Steve Kelman observes signs of increasing Chinese influence in the City of Lights.
I'm stopping in Paris for two days on my way back to the United States just to look around — lots of walking in famous and obscure parts of the city! — and to have a chance to speak French a bit. French was the first foreign language I started studying, in junior high school. But even in France, the rise of Asia is very visible.
China is not even close to replacing U.S. influence on French culture, of course. In the land of haute cuisine, the McDonald’s restaurants around the city are packed. Blue jeans remain the preferred summer dress. A new Abercrombie and Fitch location on the Champs-Elysees is drawing big crowds. Starbucks stores are sprouting up all over town. A newspaper article noted that when someone from France goes to the United States for the first time, everything seems familiar even though he or she has never been there before, thanks to the many American movies people have seen.
But the Asians are coming. Mostly, they come as tourists and consumers of French sophistication (or should I say iconic French luxury brands?) rather than producers. On a previous trip, I had seen the lines of almost exclusively Asian tourists waiting for admission to the gigantic, colossally high-ceilinged Louis Vuitton emporium on the Champs-Elysees.
I was amazed during this trip, however, when I took the Metro from my hotel to a bakery called Pierre Herme for breakfast, right next to the Saint-Sulpice Church, which had enjoyed a rush of tourist visits after being featured in a key early scene in “The Da Vinci Code.” I had read about the bakery in an article in the wonderful weekend edition of the Financial Times several years ago. I cut out the travel articles I like and put them in files, awaiting trips to the locations described, often years later.
The article I had put aside described the praline phyllo pastry at this bakery as the single finest baked goods concoction in the world, so I wanted to try it. Imagine my surprise when I arrived around the time the place opened at 10 a.m. to see the doors still shut but two young Chinese women waiting for the store to open. This store obviously appears in some Chinese guidebook to Paris, and — voila! — a new line of Chinese has been born. (There was a sign asking customers that, if lines outside the store became very long, to be polite to passers-by and consider patronizing the cosmetics shop next door while waiting to get in.)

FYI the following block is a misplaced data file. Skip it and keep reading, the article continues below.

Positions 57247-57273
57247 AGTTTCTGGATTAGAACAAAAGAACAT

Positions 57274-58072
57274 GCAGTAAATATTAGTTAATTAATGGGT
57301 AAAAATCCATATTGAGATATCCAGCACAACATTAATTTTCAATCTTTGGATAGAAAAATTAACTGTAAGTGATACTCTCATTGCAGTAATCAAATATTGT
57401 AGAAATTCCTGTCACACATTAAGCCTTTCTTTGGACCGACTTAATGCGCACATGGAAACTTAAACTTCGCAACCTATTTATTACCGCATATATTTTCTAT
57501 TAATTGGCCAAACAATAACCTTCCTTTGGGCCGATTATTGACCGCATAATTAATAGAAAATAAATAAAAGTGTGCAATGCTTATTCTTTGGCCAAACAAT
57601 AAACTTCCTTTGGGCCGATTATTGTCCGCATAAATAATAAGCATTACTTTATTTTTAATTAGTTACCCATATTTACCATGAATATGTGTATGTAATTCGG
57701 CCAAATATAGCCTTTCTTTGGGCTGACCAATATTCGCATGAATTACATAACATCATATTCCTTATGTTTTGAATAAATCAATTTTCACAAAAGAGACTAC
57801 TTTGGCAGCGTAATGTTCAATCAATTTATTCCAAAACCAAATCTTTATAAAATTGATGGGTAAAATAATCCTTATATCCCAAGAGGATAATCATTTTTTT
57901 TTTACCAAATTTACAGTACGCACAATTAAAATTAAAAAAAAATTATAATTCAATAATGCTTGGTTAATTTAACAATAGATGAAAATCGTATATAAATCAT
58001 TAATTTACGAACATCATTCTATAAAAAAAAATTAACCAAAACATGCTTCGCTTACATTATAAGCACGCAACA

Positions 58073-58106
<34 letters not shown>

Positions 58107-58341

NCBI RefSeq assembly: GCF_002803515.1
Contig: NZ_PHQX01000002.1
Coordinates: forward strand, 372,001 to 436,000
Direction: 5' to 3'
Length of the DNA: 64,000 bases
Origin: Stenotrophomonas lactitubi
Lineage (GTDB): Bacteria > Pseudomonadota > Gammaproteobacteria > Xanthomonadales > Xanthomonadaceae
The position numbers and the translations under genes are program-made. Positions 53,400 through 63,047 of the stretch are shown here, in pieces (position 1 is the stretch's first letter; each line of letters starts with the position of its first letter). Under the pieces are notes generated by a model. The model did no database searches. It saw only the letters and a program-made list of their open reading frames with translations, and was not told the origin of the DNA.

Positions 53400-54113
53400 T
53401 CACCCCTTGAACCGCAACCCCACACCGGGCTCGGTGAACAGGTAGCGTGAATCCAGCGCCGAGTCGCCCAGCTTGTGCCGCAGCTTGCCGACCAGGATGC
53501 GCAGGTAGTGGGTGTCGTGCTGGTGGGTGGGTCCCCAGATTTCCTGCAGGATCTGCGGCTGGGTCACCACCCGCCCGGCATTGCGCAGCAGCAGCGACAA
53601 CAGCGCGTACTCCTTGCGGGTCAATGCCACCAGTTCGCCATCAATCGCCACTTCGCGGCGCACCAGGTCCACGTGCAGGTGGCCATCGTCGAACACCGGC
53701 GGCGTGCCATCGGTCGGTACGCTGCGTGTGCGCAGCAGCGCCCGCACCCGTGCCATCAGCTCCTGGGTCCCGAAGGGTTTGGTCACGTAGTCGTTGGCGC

However, there are also signs of influence going in the opposite direction. During my stay, my hotel — in the American Westin chain — hosted a big kickoff of the Chinese Language Year in France. The hotel was filled with Chinese guests, signs in Chinese directed people to the appropriate rooms, and a member of the Central Committee of the Chinese Communist Party was honored with a reception and dinner.
By the way, one still hears a lot of Japanese being spoken on the streets of Paris, not just Chinese. By informal count, there seem to be, interestingly, more Japanese restaurants in Paris than Chinese ones, definitely the case if one excludes restaurants in Paris' two Chinatowns. And the information provided on the airport bus into the city is still translated into Japanese but not Chinese, which might represent a cultural lag or the fact that Chinese tourists typically travel in groups with their own tour buses to take them from the airport.
I saw another China-related factoid on a Facebook status update from a former student of mine from the United Kingdom, now a journalist for the Financial Times. The Economist, probably the world's most influential magazine, has announced that it will be starting a China section in the magazine each week, complementing its sections on the United Kingdom and United States.
The United States has been the only country outside the United Kingdom to have its own dedicated section in the magazine and has had it since 1943. When I started reading the magazine, its news sections were United Kingdom, Europe, United States and International for the rest of world. Over the years, International has been divided into Asia, the Americas, and Africa and the Middle East. Even at the height of the Japan-is-taking-over mania of the 1970s, The Economist never gave the country its own section. But now China is getting its own.
The Economist has a great track record of predicting trends. (In 2007, it warned constantly about the dangers of a financial crash.) Therefore, its decision to add a China section is an interesting statement about where the world is heading. At least they haven't eliminated the U.S. section.